Do you think that your campaign's message is not being heard or simply being ignored by the American public?

E. EDWARDS: I think that most people's understanding of the positions of these candidates are being -- is being controlled by what -- by television advertising.

These debates are going to be a great opportunity for Senator Kerry to lay out his vision for what he would do in Iraq, what he would do, really, across -- across the spectrum in domestic policies and foreign policies. Senator Kerry has real goals, goals that will enable our men to come home within the next four years.

ZAHN: But Mrs. Edwards, as you know, there are even some Democrats who want John Kerry to win who think he has been inconsistent on the issue of Iraq. They think he has been hurt by that, and they're telling him, find a message, any message, keep consistent.

Do you concede that that's been a problem for John Kerry?

E. EDWARDS: I concede that the Republican Party has been very successful in trying to -- in trying to portray John Kerry in that way. He has had exactly the same position, and that is, that we should go in only if we have to, that we should use every single tool at our disposal not to go in, because he personally understands the consequence of war, the personal sacrifices that these men and women and their families are being asked to make.

And then, as we proceeded along, he continued to make the same request of his president. Please develop a plan that has as its goal our eventual exit from Iraq. He has not done that.

ZAHN: Mrs. Edwards, I wanted to move on to the issue of your husband and the role he's playing in this campaign.

There are a number of Democrats who told me they feel that he has been cut off from the decision-making process, that he's been a little bit isolated. And they think he could have been more effective if he had played the more traditional role of an attack dog earlier on.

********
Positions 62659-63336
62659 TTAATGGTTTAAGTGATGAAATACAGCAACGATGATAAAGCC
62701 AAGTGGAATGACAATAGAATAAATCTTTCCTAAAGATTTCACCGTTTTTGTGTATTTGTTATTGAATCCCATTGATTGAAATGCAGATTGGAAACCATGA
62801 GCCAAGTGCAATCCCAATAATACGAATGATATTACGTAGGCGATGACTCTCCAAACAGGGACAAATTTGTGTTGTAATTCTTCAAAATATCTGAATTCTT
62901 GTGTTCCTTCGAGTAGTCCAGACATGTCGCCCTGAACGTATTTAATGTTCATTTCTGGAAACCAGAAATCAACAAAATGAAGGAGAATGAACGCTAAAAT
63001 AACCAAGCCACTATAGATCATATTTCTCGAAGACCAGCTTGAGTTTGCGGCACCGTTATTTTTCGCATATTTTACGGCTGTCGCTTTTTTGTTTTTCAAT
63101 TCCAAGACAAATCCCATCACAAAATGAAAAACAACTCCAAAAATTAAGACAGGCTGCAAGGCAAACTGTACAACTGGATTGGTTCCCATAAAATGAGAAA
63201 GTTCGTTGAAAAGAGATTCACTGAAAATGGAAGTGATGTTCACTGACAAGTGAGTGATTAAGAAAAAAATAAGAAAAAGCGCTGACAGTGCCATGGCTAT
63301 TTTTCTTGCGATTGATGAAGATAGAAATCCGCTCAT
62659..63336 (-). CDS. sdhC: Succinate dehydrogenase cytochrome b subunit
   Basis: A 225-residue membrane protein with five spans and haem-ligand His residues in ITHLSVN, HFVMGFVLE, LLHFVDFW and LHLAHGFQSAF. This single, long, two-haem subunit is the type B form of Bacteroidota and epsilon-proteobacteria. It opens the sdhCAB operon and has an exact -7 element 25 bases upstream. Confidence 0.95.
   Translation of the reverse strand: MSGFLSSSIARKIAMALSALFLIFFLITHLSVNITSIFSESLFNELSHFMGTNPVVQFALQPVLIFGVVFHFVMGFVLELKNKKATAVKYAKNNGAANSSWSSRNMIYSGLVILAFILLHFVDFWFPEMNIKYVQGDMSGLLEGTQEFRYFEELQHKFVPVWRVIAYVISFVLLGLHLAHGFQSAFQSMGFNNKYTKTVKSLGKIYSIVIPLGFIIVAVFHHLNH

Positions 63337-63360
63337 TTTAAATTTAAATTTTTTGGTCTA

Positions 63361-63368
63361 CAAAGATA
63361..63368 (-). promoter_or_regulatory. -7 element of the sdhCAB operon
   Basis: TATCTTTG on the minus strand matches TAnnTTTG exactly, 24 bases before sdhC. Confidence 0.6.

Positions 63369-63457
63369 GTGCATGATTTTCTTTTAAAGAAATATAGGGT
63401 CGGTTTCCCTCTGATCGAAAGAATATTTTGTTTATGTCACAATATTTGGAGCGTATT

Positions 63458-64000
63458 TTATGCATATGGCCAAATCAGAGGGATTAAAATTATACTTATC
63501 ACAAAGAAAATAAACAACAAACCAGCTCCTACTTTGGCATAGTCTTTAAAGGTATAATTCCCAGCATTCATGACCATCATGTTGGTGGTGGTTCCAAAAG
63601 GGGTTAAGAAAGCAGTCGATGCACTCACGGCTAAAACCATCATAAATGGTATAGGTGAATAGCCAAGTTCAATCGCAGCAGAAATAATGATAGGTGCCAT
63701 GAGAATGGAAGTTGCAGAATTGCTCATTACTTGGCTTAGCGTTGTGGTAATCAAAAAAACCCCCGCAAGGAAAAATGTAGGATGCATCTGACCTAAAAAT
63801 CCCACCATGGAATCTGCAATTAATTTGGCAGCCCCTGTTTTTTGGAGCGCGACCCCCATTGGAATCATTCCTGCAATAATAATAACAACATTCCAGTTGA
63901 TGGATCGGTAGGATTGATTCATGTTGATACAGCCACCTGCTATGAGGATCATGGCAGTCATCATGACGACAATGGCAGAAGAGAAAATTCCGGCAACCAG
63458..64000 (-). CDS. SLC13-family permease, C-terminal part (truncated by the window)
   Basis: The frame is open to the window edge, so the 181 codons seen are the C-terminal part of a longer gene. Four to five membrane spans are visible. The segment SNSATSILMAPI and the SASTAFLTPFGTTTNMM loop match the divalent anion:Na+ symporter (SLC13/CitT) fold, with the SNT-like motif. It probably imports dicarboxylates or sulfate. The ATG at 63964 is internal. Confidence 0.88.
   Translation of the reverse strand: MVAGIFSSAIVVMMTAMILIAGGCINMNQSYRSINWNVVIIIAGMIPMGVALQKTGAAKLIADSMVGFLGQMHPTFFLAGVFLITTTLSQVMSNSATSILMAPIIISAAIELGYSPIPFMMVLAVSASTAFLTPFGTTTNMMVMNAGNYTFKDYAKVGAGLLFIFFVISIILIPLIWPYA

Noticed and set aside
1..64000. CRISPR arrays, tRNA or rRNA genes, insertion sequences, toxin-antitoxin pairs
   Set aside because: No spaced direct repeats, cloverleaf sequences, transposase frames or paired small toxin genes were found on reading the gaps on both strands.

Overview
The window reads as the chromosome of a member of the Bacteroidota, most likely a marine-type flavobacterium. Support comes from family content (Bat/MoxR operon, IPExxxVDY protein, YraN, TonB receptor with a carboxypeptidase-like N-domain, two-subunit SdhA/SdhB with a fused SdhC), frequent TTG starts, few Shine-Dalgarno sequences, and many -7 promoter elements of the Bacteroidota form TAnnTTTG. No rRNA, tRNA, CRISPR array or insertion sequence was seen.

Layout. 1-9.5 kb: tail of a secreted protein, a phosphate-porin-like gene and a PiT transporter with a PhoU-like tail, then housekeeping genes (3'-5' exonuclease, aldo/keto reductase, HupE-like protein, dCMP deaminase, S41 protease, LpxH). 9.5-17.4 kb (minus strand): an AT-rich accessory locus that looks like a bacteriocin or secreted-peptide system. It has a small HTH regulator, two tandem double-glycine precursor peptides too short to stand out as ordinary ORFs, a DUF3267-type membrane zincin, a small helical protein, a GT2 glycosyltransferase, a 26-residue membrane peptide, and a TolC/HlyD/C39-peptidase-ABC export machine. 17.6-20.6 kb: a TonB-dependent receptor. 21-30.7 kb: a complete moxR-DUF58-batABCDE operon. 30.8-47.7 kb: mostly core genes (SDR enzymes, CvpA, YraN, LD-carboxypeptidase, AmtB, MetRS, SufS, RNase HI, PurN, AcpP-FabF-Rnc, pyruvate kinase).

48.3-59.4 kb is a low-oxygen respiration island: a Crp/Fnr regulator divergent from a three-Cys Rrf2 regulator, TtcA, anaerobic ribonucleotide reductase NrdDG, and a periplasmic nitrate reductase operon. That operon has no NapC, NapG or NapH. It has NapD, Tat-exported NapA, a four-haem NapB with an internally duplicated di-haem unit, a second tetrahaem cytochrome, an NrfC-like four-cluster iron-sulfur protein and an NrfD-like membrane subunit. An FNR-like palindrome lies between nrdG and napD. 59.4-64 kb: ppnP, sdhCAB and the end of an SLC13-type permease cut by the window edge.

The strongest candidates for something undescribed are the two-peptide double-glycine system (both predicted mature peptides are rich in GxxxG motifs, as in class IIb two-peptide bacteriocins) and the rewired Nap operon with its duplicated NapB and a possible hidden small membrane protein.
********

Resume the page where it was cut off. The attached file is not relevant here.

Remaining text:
What do you think?

E. EDWARDS: I have to say that John is not the least isolated. He and Senator Kerry talk daily, sometimes several times a day, about the campaign and about what they're seeing on road. They're both engaged in determining the defection that the campaign goes.

Senator Kerry and Senator Edwards, my husband, have been both making the case across this country about their vision, about what they would do. So we're having to describe not only what they want to do but how it is we're going to get back from having driven the wrong direction for the last four years.

The wrong direction in Iraq. The wrong direction in North Korea. The wrong direction in Iran. The wrong direction on jobs. The wrong direction on health care. I can keep going. On the environment, on education, on all of these matters we're moving in exactly the wrong direction.

So they've laid the table, which is very critical of this president's performance, which is why I'm happy to have these debates coming up and then -- and the they say what it is they're going to do to get us back on the right track.

ZAHN: Do you think, though, this campaign has turned the heat up early enough? Or do you wish that John Kerry had given this harsh speech on Iraq a month ago, or two months ago?

E. EDWARDS: We certainly could have made it a month ago, but I think he got the attention that he hoped he would get across the country for this message by -- by making it when he did.

ZAHN: Mrs. Edwards, you just talked about how critical the debates will be. What is it that your husband has to do when he's confronted with the vice president and a likely attack on his inexperience?